There's a lot to get to today, starting with Mark McGwire. You just knew I was going to address Mark McGwire, didn't you? Here goes:
* McGwire is joining Tony La Russa in St. Louis as the Cardinals' hitting coach and I have mixed feelings.
Because of my unconditional love for the Cardinals, I have to sign off on this move. But being a trained and most-of-the-time unbiased journalist, this hire bothers me.
Unless . . . McGwire clears out the elephant in the room by talking openly and honestly about his involvement with steroids at a time when they were rampant in Major League Baseball.
If McGwire chooses to remain in his 'That Was Then, This Is Now' world, it won't fly. He'll become a huge distraction to the Cardinals and will not be able to hide from the scrutiny the way he has as a private citizen since leaving baseball after the 2001 season.
McGwire can smooth the waters with a one-time-only news conference, making it clear that it's the only time he'll address his involvement in the steroids era.
It's such a no-brainer, I hope La Russa made it a stipulation before he hired McGwire.
If McGwire is forthright, he'll have St. Louis back in the palm of his hands, especially if the Cardinals' offense improves in 2010 and left fielder Matt Holliday signs as a free agent.
Nobody meant more to baseball's recovery following the 1994 strike than McGwire, whose home run chase with Sammy Sosa in 1998 was magical, dramatic and perfectly satisfying.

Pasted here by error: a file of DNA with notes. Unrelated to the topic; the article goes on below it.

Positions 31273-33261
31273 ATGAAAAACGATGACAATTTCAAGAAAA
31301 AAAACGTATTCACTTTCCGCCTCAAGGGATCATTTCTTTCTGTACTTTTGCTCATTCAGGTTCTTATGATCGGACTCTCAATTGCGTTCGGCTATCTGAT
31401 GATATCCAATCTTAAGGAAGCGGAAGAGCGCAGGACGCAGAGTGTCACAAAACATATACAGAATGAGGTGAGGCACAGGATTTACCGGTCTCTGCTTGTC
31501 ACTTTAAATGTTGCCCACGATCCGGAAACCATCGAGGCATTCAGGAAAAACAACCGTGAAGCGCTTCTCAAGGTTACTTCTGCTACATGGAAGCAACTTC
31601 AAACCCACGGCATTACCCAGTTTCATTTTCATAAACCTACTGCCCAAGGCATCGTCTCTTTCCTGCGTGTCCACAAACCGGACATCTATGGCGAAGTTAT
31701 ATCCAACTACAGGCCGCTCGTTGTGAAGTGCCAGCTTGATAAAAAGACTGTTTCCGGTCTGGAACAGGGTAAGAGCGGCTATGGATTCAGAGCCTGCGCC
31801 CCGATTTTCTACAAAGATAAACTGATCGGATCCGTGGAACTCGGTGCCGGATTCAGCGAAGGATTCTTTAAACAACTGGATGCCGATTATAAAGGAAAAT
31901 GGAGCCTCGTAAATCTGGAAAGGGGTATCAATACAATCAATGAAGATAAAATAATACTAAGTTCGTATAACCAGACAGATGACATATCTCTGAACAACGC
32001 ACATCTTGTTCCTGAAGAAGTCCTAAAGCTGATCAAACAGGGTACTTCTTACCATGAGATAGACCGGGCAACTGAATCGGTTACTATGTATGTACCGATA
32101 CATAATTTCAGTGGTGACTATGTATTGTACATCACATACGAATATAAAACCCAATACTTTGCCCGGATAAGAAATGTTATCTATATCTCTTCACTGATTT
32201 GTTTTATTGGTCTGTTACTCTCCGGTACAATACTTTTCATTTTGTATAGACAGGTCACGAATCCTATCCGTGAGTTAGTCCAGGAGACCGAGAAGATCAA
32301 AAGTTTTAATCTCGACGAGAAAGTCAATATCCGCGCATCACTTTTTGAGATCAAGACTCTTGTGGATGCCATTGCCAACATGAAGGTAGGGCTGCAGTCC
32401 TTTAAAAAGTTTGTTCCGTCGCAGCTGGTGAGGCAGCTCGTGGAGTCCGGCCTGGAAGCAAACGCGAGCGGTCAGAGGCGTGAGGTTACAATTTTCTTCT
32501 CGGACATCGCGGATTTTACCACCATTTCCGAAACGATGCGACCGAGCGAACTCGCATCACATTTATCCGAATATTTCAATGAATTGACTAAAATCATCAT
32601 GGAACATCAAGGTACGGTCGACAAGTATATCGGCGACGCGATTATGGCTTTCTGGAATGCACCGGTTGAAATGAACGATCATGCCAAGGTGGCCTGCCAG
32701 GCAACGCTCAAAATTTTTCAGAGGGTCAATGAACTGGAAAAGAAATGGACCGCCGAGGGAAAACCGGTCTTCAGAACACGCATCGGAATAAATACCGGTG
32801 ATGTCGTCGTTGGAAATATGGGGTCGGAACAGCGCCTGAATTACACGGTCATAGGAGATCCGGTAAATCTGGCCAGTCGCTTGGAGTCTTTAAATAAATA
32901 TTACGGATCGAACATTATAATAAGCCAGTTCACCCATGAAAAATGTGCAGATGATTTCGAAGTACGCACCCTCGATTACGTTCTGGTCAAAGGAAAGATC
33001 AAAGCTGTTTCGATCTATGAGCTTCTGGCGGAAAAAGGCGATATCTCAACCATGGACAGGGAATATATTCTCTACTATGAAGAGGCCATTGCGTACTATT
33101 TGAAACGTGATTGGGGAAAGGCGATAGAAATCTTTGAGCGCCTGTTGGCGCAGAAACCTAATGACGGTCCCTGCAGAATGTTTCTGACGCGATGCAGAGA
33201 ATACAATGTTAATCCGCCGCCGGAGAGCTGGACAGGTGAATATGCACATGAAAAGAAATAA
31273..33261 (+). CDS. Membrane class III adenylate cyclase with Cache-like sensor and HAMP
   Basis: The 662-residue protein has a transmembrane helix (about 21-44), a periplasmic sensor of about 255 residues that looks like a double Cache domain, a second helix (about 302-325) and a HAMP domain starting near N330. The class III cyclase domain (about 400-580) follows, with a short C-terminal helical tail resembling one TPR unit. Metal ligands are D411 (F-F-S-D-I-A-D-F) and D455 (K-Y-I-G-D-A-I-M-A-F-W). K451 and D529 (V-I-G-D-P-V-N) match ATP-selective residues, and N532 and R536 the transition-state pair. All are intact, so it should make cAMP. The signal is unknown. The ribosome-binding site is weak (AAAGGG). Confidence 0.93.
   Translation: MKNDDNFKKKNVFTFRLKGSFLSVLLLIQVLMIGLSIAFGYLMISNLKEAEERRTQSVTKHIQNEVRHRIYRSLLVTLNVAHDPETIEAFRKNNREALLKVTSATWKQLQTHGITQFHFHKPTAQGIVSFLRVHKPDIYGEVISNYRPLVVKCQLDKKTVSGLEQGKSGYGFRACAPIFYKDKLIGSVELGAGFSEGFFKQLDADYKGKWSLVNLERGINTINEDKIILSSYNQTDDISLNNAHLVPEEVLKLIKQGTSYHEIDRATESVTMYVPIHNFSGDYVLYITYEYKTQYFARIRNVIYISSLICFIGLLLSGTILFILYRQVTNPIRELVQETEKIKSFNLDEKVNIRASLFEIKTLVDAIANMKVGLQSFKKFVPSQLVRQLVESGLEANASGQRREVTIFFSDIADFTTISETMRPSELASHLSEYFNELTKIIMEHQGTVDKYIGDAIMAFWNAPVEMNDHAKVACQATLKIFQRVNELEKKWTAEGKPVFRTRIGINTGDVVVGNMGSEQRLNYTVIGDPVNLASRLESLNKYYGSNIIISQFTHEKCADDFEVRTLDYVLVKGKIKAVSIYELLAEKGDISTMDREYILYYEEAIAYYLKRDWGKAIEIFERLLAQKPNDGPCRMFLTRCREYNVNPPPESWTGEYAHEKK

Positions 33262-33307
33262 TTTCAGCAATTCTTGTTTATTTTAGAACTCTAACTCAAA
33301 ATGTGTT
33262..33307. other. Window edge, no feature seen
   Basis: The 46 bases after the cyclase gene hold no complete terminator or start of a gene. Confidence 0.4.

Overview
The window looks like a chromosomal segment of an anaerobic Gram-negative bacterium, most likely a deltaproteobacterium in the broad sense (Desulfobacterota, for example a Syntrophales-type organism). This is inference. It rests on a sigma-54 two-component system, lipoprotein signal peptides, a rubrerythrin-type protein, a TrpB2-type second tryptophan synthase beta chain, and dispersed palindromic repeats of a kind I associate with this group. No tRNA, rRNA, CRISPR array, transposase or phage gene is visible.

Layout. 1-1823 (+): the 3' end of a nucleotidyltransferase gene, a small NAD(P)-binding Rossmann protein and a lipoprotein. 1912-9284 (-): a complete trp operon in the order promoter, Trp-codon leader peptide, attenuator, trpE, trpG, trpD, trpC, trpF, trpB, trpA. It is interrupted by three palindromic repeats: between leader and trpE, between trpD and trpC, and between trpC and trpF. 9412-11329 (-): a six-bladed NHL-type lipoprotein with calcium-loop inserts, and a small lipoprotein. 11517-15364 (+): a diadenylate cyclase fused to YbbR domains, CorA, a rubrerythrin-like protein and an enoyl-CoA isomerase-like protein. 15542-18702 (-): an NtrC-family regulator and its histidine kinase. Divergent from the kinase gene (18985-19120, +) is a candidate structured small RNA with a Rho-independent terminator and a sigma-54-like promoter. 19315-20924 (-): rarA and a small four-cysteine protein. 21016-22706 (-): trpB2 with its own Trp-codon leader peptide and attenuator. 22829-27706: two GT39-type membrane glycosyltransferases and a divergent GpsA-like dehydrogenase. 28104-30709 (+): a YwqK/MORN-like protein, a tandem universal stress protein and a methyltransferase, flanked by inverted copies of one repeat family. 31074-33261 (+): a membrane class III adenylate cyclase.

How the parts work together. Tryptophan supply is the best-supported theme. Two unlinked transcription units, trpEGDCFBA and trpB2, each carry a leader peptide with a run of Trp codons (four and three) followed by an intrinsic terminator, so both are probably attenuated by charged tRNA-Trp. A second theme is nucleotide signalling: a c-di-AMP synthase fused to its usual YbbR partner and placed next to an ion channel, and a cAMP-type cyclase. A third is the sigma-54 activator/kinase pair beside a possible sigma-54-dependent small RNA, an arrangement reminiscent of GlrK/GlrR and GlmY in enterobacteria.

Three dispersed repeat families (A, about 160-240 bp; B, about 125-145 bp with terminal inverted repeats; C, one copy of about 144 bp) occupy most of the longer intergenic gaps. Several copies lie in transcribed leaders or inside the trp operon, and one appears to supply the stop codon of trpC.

But McGwire has given back all of that good will, disappearing to his home in Southern California and refusing to talk about the only topic people want him to talk about.
By choosing to return to baseball, McGwire also must choose to take on the beast that has been riding on his back for eight years. If not, he'll be swallowed alive.
Why is Larry Johnson still suiting up for the Chiefs?
I know, they still owe him a bunch of money, and you hate to pay a guy for doing nothing. But by keeping Johnson around — and allowing him to share his stupidity on Twitter for all the world to read — the Chiefs have only themselves to blame for Johnson's frequent transgressions.
Johnson's insults to first-year Kansas City coach Todd Haley are offensive — even if they're probably not too far off base.
Haley does appear to be in over his head. None of his decisions have panned out. The Chiefs are not an improving football team, as evidence by the beat-down they took from San Diego on Sunday.
Haley is making one strange decision after another. Head coaches in the NFL need to at least appear as if they're in control rather than pace around like their head is about to explode. Haley wears too much of his heart on his sleeve.
I want my coach to calm the seas, not part them.
Speaking of the Chiefs, might I suggest a marketing campaign. It goes something like this: "Hey, at least we're better than Washington, St. Louis and Tampa Bay."
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It's time for a few of my weekly Top 5 lists.
Best NFL teams: 1) Indianapolis; 2) New Orleans; 3) Denver (tough game at Baltimore this week); 4) Pittsburgh; 5) Minnesota. Note: No New England, yet. Beating Tennessee and Tampa Bay 94-7 doesn't mean squat.